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Mathematics in Berlin, 1810–1933

  • David E. Rowe

Abstract

When Berlin University opened in 1810, Prussia stood under French occupation as Napoléon’s grande armée swept across Europe. Five years later, the Congress of Vienna sought to restabilise European relations by largely restoring the old order, thereby leaving a major question mark concerning the political constructs that were to constitute the modern nation states within the Continent’s centre. During the ensuing period, culminating in the dramatic events of 1848-49, students and other intellectuals crusaded for democratic reforms while governments cracked down on political agitation, beginning with the Carlsbad decrees of 1819. Hopes ran high in liberal university circles that Prussia, the most powerful and in many respects one of the more progressive of the German states, would take the lead in uniting Germany into a constitutional monarchy along lines similar to the French and British models. But after King Frederick William IV refused to accept the crown offered him by the Frankfurt Parliament in 1849, events soon took a sharp turn toward confrontation, and liberal dreams quickly dissolved after the hopelessness of military resistance became apparent. Fifteen years later, a younger generation would begin to discount the old ideals of the 1848ers in a world shaped by the “new” ethos of Bismarck’s Realpolitik, the politics of “blood and iron.”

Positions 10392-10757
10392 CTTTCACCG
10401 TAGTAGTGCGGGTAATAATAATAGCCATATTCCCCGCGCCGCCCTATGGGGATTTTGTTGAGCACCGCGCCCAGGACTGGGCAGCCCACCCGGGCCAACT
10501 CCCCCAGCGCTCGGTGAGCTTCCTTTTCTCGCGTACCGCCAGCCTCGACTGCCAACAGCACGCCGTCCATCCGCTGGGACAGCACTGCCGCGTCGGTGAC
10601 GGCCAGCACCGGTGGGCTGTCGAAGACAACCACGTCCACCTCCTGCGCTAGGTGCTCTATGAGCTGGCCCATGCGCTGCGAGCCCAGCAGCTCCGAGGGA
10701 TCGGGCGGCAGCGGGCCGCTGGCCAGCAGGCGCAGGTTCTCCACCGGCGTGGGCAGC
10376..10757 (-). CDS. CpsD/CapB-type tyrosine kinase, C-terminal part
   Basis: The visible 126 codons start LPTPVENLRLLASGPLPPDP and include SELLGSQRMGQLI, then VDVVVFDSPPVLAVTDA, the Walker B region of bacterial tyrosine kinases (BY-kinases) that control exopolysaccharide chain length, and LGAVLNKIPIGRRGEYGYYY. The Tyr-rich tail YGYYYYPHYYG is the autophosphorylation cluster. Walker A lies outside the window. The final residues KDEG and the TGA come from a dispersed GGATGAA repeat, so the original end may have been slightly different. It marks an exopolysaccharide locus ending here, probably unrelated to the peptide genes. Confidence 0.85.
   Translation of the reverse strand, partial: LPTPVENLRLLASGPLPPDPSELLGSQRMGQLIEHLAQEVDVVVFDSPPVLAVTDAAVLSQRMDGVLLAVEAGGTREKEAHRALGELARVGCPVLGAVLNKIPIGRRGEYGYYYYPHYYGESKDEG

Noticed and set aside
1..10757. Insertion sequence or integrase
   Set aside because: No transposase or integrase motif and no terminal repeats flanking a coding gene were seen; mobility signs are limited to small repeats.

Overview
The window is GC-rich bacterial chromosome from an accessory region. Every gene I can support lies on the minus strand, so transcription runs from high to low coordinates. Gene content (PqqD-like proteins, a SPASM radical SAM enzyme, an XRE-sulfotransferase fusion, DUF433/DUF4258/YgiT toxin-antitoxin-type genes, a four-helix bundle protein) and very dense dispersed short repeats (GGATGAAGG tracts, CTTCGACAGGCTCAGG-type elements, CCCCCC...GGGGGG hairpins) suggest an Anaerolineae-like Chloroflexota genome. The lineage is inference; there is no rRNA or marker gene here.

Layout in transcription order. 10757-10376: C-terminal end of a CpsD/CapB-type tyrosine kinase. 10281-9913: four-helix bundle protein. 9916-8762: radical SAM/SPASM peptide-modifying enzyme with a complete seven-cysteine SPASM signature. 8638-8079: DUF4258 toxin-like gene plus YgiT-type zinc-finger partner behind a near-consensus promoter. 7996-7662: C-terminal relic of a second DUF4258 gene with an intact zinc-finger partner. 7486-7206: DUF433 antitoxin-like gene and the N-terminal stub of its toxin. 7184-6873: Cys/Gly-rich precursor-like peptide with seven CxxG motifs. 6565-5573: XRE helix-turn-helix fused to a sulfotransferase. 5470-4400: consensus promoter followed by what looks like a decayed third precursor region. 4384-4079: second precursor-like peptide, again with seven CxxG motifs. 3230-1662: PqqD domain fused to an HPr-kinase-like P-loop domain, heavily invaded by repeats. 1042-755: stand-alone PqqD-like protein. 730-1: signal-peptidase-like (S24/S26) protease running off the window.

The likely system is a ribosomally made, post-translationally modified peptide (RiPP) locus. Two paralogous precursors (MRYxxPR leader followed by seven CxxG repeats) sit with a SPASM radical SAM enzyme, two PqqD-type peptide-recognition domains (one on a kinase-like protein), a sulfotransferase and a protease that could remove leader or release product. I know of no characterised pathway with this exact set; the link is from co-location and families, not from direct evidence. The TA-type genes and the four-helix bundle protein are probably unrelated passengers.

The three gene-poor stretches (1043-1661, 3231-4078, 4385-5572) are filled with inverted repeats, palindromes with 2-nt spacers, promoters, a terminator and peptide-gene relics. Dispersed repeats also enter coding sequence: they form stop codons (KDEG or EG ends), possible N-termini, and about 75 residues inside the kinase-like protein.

Keywords

Modern Nation State Georg Cantor Full Professorship Constitutional Monarchy Prussian Academy 
These keywords were added by machine and not by the authors. This process is experimental and the keywords may be updated as the learning algorithm improves.

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© Springer Basel AG 1998

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  • David E. Rowe

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